A security clearance, a leg up on federal positions, and mentorship from nuclear security experts.
“There's really nothing like it anywhere else,” said NNSA Graduate Fellowship Program (NGFP) fellow Anthony Juarez.
The NGFP is a full-time, salaried, full-year fellowship program sponsored by the U.S. Department of Energy for highly motivated graduate-level students interested in a career in nuclear security.
Juarez and the other 49 fellows in this year’s NGFP attended a Career Skills Workshop this month at NNSA headquarters in Washington, D.C. The annual event is one of many ways the program provides fellows with practical guidance and best practices for successful careers after their fellowships.
“I think that the NGFP program gives you a unique ability to engage in a wide variety of important issues for a relatively small, globally oriented government administration,” Juarez said. “I don't think there's really any other way to work on these types of issues right out of graduate school.”
Defense Programs fellow Shayela Hassan began her career with an internship in nuclear enterprise oversight at the Department of Defense. So when the NGFP offered her the opportunity to expand her experience in the nuclear world, she jumped at the chance. Not only does NGFP promise the nuclear policy experience she sought, it gives her a doorway into future Federal employment.
“As the current workforce is moving towards retirement, it can still be tough for junior employees to get into many of the Federal agencies,” Hassan said. “Programs like NGFP are crucial for training a new generation of civil servants.”
Hassan also said she appreciates NGFP’s generous tuition reimbursement program, which fully covers the costs of all relevant coursework successfully completed during the fellowship. Plus, she said, her role as a fellow means that the team she’s a part of at NNSA understands and accommodates her academic commitments outside of work.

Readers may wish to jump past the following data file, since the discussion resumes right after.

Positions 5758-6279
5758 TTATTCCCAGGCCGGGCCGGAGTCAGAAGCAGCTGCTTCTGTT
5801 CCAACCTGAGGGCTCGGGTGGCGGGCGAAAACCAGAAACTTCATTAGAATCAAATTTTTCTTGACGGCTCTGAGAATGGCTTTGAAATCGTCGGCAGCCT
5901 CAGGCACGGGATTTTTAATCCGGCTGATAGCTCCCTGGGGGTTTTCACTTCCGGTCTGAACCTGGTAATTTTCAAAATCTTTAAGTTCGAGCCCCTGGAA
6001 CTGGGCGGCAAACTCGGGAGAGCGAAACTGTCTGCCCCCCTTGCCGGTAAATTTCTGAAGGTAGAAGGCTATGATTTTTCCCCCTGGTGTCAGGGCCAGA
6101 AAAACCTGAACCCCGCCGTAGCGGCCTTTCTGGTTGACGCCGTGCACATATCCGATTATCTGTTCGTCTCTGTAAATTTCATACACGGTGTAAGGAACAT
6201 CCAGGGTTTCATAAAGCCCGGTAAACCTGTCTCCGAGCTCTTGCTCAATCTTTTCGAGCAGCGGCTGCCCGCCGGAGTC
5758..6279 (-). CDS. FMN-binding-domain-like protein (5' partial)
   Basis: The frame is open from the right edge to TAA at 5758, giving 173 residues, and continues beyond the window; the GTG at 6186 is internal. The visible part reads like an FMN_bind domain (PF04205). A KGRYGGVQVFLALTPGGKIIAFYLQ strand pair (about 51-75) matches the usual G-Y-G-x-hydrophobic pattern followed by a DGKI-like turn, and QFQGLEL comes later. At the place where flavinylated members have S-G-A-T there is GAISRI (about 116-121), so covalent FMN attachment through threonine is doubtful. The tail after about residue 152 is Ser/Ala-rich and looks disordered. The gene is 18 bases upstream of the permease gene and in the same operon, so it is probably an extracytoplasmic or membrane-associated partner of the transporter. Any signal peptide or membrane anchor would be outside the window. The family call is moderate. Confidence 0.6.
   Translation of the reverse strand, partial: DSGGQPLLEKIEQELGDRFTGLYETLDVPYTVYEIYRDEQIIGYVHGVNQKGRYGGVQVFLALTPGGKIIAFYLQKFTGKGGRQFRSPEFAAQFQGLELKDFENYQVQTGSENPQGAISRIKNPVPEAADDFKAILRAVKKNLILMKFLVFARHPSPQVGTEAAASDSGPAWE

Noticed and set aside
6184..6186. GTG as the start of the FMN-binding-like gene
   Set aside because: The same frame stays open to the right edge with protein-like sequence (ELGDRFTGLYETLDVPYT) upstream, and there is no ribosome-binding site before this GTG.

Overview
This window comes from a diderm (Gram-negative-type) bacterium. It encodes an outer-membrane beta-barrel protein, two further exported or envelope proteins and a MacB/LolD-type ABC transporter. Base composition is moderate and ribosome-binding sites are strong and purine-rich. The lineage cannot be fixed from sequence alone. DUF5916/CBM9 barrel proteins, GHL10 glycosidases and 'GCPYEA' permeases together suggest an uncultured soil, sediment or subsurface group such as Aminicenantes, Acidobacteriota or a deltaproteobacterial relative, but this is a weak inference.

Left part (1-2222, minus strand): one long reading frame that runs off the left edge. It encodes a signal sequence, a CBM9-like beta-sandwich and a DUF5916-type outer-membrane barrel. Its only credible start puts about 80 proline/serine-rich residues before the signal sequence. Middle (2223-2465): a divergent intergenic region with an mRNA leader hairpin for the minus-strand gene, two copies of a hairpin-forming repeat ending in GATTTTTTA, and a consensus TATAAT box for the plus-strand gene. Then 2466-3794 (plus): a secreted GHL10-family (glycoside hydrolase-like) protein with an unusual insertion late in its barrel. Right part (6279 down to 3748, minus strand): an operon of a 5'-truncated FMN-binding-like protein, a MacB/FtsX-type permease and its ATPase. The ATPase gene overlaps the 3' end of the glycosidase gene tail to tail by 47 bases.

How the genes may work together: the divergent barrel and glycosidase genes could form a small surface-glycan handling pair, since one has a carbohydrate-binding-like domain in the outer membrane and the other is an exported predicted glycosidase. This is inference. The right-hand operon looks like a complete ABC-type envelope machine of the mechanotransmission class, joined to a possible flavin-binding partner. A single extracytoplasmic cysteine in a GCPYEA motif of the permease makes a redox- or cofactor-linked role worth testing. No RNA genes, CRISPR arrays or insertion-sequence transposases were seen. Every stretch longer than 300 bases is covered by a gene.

David Etim, an NGFP fellow in the Advanced Simulation and Computing office, had contributed to computational work, but didn’t see how those projects came to fruition until becoming part of NGFP.
“In this experience, each week I’ve learned something different about how NNSA carries out its mission, what needs to happen to get a Government program off the ground, and how to write policy and strategic documents to be presented to other colleagues,” Etim said.
As Etim pursues a doctoral degree in computer science and engineering at the University of Connecticut, he said NGFP is helping him enter the nuclear security career field, and also giving him a significant chunk of experience in the Federal workspace.
“This fellowship has opened my eyes to what I could potentially do in the future,” Etim said.
Among the NNSA leaders who engaged with fellows at the workshop on developing their careers were NNSA Associate Administrator for Management and Budget Randall Hendrickson and NNSA Chief of Defense Nuclear Security Jeff Johnson. Fellows learned what to expect when for applying for Federal positions, how to work with national laboratories across the U.S. Department of Energy complex, and interviewed for open positions as part of the career workshop.
Learn more about the NGFP and NNSA’s student programs at the NGFP website.